|'Along Silver Creek' 11x14 pastel ©Karen Margulis|
The same is true with the concept of temperature....especially temperature as it applies to the light source. I know intellectually the idea that warm light = cool shadows and cool light = warm shadows. I even understand the science behind it. Putting that knowledge into practice was quite another thing. Understanding something and actually making good use of it in a painting is a challenge.
It all boils down to practice. The more you consciously make use of the concept the more it makes sense and the more you will be able to make use of it intuitively. Read about a concept. Understand it and then PRACTICE it!
|The original painting had a warm early morning glow|
But what about cool light? What happens when the sun is high in the sky...noonish? Or when it is cloudy or overcast and the light is cool and silvery? I wanted to practice a scene with cool light so I decided to change an older painting from warm to cool light. Here are the changes I made:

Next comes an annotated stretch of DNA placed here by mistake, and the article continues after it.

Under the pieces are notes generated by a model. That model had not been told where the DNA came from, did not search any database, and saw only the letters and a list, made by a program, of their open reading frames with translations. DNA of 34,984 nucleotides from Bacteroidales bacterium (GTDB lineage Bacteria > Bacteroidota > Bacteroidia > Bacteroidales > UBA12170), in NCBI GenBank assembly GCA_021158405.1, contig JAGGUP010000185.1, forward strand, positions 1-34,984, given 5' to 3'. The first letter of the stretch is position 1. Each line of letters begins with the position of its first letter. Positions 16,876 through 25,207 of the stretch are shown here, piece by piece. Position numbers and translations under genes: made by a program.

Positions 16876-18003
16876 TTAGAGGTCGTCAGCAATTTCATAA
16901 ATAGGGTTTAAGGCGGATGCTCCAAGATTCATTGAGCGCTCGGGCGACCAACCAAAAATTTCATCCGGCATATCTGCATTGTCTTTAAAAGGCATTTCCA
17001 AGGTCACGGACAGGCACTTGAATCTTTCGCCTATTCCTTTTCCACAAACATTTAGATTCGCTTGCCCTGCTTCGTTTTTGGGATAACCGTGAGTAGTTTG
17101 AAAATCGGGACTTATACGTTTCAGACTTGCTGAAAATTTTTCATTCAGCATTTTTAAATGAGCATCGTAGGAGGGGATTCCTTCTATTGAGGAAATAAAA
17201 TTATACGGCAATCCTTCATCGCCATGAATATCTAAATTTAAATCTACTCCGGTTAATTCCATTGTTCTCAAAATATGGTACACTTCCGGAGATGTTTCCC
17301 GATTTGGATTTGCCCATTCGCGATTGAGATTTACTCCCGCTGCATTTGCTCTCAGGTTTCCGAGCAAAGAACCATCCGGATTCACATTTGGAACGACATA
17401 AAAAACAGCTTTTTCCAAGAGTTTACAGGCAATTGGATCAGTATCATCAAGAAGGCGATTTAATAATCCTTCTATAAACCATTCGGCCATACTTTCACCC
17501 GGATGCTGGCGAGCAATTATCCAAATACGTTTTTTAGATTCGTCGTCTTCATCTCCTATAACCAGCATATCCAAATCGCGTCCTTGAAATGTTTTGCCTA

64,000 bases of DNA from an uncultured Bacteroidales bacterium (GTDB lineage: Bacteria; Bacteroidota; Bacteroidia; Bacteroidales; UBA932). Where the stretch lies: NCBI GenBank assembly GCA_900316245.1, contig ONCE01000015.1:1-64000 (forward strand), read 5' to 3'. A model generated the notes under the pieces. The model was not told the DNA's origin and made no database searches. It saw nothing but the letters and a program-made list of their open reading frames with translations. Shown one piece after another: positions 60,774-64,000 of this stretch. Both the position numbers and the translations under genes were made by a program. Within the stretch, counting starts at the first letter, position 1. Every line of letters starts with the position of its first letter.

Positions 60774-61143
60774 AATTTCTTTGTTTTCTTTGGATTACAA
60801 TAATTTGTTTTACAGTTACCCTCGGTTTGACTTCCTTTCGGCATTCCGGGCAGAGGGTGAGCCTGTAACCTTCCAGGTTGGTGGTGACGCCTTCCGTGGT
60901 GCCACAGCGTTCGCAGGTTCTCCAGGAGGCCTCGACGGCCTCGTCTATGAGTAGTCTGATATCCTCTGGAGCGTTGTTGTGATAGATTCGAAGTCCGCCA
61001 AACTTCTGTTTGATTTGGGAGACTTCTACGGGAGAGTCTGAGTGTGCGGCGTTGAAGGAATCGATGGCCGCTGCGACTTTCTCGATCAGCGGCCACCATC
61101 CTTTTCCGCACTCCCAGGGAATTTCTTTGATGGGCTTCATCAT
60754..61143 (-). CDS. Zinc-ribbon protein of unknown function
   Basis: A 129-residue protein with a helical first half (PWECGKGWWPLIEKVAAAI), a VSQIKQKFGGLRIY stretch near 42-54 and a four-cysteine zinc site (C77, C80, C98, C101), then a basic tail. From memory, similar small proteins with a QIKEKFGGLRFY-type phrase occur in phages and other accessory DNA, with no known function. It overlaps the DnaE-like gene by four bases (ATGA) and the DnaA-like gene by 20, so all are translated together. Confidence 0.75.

- I changed the sky color from blue to green and pale silvery gray almost white. I used my Terry Ludwig heart pastel which was the perfect color for a cool sky.
- I changed the water color to reflect the new sky colors.
- I toned down the warm orange yellows in the trees to a duller, cooler peach.
- I cooled off the warm green trees and used a cooler green.
- I made sure that the areas in the shadows were kept warm.
- I covered the sunlit peachy grass with some gray violet since there was no longer a shaft of sunlight.
- I added an egret....just because.
This was a valuable exercise. Having to make changes caused me to be very much aware of the color and temperature choices that I needed to make.
TRY THIS: Take a landscape that you have painted and determine what time of day it is and what is the temperature of the light. Now paint it again (or over it) changing to the opposite temperature.
|Thank you Terry Ludwig...this heart pastel was just what I needed!|
|Frame courtesy of Michaels|